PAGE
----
Throughout the Legendary series Purple Duck Games have brought to the table a variety of magical arms and armament which develop and grow alongside a player character; while three of the prior entries covered a veritable arsenal of weaponry and one for shields (and one a collection of wondrous items made more so), at long last we’re presented with an armory of legendary leathers and mails to bear into the field and protect aspiring heroes. Let’s take a look at how Marc Radle has done in the smithy, yes?
If you’re unfamiliar with the series, the premise is similar to the Legacy Items of before–magical gear which grow in power and special abilities provided you meet certain prerequisites with a given character. These prerequisites can range from satisfying a particular class, ranks in certain skills, access to given feats and so on. Unlike Legacy Items, the Legendary series has taken an approach which generally eschews leveling penalties on a character in exchange for their new-found benefits.
Legendary Armor opens up with a brief introduction and an explanation of the advancement and bonus feat mechanics presented within. After that, it’s right off to the running with the armory, kicking off with the Assassin’s Chain–which certainly lives up to its namesake. With each entry there’s first a back-story which explains an origin of these pieces of powerful equipment (though as one can imagine, such could and ought be tweaked and tailored to fit into a given game smoothly.)
From incredible stealth and shadowy powers to several potent and deadly spell-like abilities, the Assassin’s Chain would work well with an appropriately themed character. There’s a bit of a boost to sneak attack near the beginning of the progression, some of the expected augments–but what is probably the most interesting part is the capstone ability, Clandestine Perfection, which serves as a veritably epic version of invisibility such to circumvent many of the traditional means of seeing a character obscured by such. Mind you, it’s at 20th level–but still, pretty flavorful and cool for this sort of concept.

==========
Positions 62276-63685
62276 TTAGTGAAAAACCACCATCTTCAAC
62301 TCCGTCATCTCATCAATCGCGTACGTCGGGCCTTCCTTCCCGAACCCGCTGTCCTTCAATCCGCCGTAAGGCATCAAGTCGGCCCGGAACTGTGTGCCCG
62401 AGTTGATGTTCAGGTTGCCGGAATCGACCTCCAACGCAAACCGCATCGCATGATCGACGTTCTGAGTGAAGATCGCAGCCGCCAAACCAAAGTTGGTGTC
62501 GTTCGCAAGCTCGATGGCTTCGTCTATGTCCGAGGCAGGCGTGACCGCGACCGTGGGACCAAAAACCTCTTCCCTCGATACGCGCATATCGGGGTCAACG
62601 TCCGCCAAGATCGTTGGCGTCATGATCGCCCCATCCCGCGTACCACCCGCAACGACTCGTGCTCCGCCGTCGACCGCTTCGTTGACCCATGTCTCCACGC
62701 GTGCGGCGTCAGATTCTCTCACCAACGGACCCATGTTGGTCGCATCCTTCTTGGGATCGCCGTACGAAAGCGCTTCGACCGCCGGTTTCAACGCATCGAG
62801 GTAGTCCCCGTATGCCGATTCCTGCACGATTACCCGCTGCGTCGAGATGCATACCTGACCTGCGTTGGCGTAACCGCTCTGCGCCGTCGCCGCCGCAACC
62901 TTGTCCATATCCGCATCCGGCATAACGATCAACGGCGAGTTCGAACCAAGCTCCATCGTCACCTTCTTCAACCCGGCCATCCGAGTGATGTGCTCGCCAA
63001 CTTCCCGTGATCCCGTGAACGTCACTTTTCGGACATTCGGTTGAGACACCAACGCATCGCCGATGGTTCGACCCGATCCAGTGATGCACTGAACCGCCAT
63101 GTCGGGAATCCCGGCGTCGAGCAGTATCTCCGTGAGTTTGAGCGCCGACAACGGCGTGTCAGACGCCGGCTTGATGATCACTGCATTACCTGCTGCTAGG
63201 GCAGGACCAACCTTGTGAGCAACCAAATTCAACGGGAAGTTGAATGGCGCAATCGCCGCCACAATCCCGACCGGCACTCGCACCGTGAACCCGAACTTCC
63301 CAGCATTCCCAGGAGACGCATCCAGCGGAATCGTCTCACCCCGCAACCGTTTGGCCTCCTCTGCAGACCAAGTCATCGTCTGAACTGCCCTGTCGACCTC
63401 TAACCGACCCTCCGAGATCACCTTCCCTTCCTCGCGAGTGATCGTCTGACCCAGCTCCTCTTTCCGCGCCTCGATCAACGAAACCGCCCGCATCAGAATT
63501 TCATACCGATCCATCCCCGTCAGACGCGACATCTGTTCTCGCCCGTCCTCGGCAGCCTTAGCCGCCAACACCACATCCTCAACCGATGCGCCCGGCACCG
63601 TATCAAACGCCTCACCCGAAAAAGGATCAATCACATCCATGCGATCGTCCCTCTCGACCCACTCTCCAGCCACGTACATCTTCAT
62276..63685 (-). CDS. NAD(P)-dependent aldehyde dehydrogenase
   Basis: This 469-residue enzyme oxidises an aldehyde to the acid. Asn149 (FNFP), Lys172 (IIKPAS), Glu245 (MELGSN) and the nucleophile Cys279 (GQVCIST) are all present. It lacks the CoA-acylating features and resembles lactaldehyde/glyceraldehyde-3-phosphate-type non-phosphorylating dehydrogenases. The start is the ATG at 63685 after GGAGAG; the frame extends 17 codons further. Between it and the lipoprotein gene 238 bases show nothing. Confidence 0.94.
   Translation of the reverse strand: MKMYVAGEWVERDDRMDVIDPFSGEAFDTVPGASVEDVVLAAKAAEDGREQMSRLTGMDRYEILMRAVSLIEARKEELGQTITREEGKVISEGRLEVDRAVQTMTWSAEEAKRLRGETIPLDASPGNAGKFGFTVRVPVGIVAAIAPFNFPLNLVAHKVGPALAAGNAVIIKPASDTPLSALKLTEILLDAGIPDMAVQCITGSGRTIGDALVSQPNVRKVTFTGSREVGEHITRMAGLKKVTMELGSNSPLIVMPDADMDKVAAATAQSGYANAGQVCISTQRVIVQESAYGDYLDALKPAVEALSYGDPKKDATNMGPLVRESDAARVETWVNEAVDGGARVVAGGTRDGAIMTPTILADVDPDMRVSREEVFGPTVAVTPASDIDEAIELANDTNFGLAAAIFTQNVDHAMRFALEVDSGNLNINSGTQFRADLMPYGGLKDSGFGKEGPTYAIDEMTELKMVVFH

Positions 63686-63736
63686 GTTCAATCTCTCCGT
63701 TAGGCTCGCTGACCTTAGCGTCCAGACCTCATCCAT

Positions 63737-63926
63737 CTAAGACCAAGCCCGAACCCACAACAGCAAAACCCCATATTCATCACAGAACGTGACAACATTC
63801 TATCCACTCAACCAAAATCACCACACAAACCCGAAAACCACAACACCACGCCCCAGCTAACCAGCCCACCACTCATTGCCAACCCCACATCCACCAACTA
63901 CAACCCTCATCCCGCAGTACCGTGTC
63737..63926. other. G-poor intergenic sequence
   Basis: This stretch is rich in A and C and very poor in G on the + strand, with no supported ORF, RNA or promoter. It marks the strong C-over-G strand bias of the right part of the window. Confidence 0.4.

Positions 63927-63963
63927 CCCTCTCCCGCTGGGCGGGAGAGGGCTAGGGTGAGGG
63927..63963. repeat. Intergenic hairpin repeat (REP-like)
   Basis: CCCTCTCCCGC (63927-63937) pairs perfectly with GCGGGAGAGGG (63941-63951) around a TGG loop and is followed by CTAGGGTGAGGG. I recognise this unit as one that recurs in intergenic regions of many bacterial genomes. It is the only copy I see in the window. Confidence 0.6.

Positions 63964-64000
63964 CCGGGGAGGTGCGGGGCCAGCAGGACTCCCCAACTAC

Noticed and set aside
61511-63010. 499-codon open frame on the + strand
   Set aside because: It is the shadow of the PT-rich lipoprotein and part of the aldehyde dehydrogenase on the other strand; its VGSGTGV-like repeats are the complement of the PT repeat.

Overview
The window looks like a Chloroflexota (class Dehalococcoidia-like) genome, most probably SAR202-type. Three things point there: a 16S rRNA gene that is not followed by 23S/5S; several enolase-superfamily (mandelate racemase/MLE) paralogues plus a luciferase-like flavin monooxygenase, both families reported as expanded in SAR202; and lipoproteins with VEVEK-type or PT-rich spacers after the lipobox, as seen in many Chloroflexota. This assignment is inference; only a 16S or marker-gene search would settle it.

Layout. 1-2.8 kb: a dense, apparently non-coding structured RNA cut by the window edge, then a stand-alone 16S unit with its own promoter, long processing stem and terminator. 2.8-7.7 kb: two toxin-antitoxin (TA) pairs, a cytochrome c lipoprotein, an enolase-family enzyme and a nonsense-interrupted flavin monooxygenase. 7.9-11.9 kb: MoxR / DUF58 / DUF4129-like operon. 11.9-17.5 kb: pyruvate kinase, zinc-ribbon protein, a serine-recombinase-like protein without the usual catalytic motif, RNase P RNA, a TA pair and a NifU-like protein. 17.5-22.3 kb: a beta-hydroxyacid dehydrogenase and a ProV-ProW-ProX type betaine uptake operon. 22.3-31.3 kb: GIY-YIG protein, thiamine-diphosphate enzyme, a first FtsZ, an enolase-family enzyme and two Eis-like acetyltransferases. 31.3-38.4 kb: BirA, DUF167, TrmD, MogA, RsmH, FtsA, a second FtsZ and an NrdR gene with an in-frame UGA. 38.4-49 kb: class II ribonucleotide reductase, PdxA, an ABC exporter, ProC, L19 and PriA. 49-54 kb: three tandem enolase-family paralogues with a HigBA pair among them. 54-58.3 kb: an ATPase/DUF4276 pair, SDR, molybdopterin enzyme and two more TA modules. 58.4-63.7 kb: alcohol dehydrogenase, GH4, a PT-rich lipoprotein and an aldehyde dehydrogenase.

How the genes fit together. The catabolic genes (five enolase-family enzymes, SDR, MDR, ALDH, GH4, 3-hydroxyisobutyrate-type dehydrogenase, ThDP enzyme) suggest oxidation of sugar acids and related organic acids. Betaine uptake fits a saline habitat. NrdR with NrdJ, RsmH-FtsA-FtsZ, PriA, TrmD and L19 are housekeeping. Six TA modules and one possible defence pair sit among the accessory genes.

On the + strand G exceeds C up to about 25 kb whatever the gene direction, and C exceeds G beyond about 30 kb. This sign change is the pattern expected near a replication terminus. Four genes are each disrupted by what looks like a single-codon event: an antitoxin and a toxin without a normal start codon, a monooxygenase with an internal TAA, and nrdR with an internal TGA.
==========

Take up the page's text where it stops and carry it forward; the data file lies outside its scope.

Battlecaster Armor is next, and both it and the Assassin’s Chain I think could’ve used more evocative names–but as with the first entry, you get a pretty immediate idea as to what you’re in store for. This suit has augments for a magus or similar such class of character and beyond boosts to casting while armored and bonus feats, augments meta-magic usage and empowers arcane pool abilities. No signature capstone ability, but very solid and well-rounded utility overall; if you are into this sort of character, you’d probably love to secure a suit like this.